Teachers can be a good barometer on the state of American public education, and a recent survey highlighted their opinions about education options. An EdChoice/Morning Consult survey found that teachers overwhelmingly support policies that give students more education options than just attending their neighborhood public school, commonly referred to as ‘school choice’ policies.
The survey noted that a majority of teachers supported policies such as education savings accounts (77%), open enrollment (70%), charter schools (58%), and school vouchers (55%).
Teachers unions have been historically opposed to school choice policies, even though the survey proves that the teachers they represent are supportive.
For example, in Arizona last year, a pro-union group called Save Our Schools tried to reverse the state’s education savings accounts law through a referendum, but failed to collect enough signatures to put the referendum on the ballot.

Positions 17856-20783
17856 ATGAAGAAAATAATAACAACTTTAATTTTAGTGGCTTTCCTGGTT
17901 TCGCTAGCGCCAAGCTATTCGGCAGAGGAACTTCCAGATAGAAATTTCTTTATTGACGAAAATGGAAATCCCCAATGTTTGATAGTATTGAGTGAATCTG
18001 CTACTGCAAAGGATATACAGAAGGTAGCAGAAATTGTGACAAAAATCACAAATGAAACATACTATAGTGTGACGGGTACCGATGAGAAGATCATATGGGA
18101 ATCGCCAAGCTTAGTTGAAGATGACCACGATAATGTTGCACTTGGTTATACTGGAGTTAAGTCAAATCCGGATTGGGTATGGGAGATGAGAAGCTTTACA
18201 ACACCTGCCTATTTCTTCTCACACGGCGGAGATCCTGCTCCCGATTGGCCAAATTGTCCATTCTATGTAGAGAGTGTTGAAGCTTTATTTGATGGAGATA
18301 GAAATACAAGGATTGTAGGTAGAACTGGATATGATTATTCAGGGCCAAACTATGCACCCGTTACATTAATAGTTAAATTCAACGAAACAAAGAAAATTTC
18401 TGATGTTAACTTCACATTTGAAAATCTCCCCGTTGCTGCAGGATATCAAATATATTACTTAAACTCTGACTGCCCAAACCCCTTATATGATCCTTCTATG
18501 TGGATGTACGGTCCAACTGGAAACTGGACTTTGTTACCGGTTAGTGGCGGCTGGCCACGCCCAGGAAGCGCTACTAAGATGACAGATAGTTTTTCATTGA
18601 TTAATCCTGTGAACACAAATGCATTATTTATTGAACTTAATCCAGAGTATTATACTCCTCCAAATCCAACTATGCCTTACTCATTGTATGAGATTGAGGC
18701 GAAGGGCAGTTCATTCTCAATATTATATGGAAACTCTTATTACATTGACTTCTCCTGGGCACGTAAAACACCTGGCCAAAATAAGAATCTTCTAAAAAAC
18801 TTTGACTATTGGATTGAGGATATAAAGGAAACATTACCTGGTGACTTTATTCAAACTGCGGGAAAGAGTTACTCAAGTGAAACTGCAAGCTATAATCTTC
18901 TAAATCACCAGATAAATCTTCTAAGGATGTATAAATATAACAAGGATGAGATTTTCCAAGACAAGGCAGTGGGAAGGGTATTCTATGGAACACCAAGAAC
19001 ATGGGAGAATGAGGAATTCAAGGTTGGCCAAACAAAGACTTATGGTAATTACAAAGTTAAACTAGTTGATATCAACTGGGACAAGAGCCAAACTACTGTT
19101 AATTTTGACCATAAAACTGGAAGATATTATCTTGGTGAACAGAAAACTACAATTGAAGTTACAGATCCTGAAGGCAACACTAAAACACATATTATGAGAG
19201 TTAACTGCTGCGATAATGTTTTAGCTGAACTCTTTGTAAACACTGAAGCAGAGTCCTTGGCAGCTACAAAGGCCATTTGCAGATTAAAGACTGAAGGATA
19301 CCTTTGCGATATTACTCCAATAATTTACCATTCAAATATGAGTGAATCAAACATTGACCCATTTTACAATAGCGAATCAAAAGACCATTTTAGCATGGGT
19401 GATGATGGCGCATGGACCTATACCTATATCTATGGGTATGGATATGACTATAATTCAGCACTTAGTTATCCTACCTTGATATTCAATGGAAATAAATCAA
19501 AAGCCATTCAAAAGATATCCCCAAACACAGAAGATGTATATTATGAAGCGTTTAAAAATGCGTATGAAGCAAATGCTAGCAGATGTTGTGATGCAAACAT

At the federal level, the American Federation of Teachers penned a letter in April that supported more federal regulation of charter schools, such as requiring a community impact statement and overruling charter schools’ enrollment policies.
For example, at least one news report cited data that the school districts which closed during the pandemic had worse enrollment numbers than schools which reopened faster. This points to the effects of teachers union efforts to close public schools for months (and in some cities like Chicago, for one year or more).
Teachers’ support for school choice policies shows that they want more options for their students in a post-pandemic education landscape, and teachers unions’ opposition to school choice policies demonstrates that they are at odds with their own members.